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Another 524,000 US jobs go

Grim December - but IT holding up

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The US Department of Labor put out its monthly jobs report this morning, which was widely anticipated to not be good news. The department's Bureau of Labor Statistics said that non-farm payrolls fell by 524,000 in December and that 1.9m jobs had been nuked in the final four months of the year, pushing the unemployment rate in the States up to 7.2 per cent of the workforce.

For the full year, the American economy has shed 2.6m jobs, and the employment rate since the recession started in December 2007 has risen from a relatively modest 4.9 per cent. Much has been made this morning of the fact that the 2.6m job losses represents the largest number of jobs to go since 1945, after the World War II machine was cranked down, but the US population was much smaller and so was its workforce way back then, so those losses resulted in a much higher unemployment rate.

The fact that the current 7.2 per cent unemployment rate is the highest we have seen in 16 years is significant, and so is the expectation that the number will very likely continue to grow in 2009. Incidentally, the bureau revised upwards its job loss figures for October and November, as often happens with these monthly reports.

It is not a simple task to reckon how information technology professionals are doing in the American job market, since the bureau does not classify workers by job, but rather by the industry sector they work in or by other demographics, such as sex and age. But you can get some sense of how IT vendors are doing from the data put together by the Labor Department by looking at sub-industries that it does track (this includes companies that actually make IT gear).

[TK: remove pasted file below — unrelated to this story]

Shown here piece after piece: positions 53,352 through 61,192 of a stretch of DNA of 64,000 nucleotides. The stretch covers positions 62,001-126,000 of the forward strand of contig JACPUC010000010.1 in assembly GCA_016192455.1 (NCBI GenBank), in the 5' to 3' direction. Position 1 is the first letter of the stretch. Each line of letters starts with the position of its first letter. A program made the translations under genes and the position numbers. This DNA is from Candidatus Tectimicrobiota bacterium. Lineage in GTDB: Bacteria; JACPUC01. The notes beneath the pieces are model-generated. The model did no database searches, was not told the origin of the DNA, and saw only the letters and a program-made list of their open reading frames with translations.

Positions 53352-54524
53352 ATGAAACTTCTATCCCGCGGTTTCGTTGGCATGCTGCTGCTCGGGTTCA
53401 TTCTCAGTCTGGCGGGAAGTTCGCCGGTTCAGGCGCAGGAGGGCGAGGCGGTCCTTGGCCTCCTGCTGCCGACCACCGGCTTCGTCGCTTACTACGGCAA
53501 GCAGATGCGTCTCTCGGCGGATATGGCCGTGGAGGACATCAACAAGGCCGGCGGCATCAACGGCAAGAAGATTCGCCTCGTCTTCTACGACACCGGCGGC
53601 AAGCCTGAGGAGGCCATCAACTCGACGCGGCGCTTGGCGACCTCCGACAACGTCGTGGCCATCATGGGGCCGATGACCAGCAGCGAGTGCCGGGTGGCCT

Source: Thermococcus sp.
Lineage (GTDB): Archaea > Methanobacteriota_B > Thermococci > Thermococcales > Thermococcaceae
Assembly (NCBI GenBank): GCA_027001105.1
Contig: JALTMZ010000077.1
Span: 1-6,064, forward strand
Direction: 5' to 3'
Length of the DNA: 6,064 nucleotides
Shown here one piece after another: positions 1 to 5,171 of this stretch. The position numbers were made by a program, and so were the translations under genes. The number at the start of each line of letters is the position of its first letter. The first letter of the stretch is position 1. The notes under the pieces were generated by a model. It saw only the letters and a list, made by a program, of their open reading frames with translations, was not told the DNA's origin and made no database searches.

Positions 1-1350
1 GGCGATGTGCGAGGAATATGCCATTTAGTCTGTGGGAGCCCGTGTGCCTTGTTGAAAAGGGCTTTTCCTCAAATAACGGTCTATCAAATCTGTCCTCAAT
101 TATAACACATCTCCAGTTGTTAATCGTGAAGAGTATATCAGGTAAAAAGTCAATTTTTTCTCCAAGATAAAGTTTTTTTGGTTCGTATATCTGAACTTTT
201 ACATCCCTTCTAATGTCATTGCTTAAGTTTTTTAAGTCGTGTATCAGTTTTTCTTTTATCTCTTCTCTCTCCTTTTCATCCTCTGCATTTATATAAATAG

The bureau also tracks jobs in what it calls the information industry, which includes publishing, broadcasting, telecoms, data processing, hosting, and other information services. The remaining category in the bureau's data is computer systems design and related services, a subset of the professional services category. You can look at the raw data for December right here (pdf).

According to the bureau's latest report, computer and peripheral equipment makers in the States removed 700 full-time people from the payrolls in December (these are seasonally adjusted figures), while communications equipment makers shed 1,700 jobs. Semiconductor and electronic components makers lost 4,700 jobs. Against a total 721,800 jobs in these three manufacturing subsectors, those job losses are tiny.

Manufacturers across all product categories shed 149,000 jobs in December against a total workforce that fell to just under 13m employees. That's about a one per cent drop for the IT-related manufacturers, and about 1.1 per cent for manufacturers in general. Other industries - like construction and financial services - have been much harder hit. Nonetheless, you don't want any industry sector to shed one per cent of its workforce every month.

Within the information industry's data processing sub-sector tracked by the bureau, jobs actually rose by 500 to a seasonally adjusted 266,500. In the computer system design and related services area, 2,900 jobs were cut in December, to just over 1.4m.

Of course, IT spans all industries, and the bureau's report provides no visibility into what job losses might look like inside the IT departments across all industries. Uncle Sam really doesn't know how many of the 2.6m jobs that went down the tubes in 2008 were in IT. ®

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